Congress should move to save miners’ pensions
Retired coal miners and their families receive little enough from the pension program they and their companies supported for many years. Taking even that away as a result of government action ought to be viewed as unacceptable.
Yet unless Congress acts, which many lawmakers have been unwilling to do, it will happen.
For many years, the United Mine Workers of America Pension Fund provided a few dollars a month to retirees and their families (the average benefit is $596 a month). The fund was and is supported by contributions from companies, based on tonnage of coal produced.
But many mines were closed by government policies which, for eight years, were calculated to do just that. Coal production is down. As a result, the pension fund faces insolvency.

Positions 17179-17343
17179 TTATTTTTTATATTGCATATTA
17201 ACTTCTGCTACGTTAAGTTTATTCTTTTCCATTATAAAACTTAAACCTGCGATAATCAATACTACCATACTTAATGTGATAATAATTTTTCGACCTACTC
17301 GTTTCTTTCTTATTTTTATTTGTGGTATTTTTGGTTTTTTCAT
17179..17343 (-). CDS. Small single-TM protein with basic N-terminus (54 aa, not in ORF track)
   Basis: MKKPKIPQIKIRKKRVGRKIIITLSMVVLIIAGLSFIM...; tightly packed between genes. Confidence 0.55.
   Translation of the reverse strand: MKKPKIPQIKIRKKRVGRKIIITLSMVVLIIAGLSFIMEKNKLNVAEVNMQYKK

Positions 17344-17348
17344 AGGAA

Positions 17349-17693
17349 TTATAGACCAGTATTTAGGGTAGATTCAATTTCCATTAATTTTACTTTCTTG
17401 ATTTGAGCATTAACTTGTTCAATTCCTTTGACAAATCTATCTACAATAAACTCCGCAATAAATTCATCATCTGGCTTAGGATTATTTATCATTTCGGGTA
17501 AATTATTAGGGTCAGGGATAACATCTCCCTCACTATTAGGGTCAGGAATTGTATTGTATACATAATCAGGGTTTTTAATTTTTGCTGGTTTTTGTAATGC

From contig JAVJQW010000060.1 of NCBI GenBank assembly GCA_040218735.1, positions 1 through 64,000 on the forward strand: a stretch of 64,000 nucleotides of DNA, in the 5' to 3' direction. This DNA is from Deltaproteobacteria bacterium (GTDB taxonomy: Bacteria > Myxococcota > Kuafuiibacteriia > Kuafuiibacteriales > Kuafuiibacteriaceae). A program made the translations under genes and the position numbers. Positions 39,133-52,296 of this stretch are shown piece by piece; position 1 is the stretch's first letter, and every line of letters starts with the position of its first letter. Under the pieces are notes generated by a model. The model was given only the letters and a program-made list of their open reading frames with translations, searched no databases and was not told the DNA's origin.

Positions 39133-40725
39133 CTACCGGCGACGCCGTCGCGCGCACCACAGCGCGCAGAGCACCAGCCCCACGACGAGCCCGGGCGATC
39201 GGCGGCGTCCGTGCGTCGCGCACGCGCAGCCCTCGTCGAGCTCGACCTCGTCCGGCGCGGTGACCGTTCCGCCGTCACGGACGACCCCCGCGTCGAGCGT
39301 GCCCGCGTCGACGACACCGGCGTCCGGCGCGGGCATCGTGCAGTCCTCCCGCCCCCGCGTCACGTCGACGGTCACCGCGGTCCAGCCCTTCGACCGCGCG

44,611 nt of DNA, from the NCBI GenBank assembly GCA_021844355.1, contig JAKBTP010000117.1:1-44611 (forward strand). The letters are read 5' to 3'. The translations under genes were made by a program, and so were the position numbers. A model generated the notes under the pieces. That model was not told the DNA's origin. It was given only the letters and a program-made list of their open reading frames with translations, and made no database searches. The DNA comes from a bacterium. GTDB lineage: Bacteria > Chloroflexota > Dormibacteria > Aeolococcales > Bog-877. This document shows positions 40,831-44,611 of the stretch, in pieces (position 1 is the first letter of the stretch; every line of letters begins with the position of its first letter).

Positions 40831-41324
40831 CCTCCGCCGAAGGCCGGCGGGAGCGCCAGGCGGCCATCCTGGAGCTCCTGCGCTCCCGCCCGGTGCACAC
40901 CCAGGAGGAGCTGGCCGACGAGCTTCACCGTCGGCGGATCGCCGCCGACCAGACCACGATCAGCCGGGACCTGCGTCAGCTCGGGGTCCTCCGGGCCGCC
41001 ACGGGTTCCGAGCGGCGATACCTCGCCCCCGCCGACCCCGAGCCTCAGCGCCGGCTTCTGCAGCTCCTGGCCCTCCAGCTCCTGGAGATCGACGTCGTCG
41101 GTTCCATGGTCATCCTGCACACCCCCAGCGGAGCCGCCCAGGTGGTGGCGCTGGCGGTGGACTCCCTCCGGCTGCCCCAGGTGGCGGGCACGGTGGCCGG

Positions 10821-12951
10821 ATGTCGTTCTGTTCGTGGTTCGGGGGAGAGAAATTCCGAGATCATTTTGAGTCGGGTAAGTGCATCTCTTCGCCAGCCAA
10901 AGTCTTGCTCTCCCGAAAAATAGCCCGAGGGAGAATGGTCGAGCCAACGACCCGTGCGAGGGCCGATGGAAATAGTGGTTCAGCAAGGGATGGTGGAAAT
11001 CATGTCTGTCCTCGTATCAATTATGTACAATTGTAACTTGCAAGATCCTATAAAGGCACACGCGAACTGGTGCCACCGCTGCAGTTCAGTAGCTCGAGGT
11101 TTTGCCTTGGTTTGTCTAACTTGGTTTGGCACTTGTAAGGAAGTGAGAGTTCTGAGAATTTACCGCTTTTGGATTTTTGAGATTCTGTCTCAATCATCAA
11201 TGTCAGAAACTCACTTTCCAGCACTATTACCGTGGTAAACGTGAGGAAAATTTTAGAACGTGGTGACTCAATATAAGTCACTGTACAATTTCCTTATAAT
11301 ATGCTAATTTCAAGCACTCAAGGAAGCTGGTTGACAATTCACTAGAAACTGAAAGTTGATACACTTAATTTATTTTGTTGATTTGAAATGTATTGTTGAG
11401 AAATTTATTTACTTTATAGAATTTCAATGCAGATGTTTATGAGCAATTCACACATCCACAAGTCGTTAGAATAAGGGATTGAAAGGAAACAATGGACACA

On Wednesday, a House of Representatives committee heard testimony on a bill introduced by U.S. Rep. David McKinley of West Virginia to help bail out the pension program. This is the sixth year McKinley has pushed for the measure — with the support of other representatives and senators from West Virginia and East Ohio.
“Given the federal government’s role in making this situation worse, Congress has an obligation to fix it,” McKinley testified. Precisely.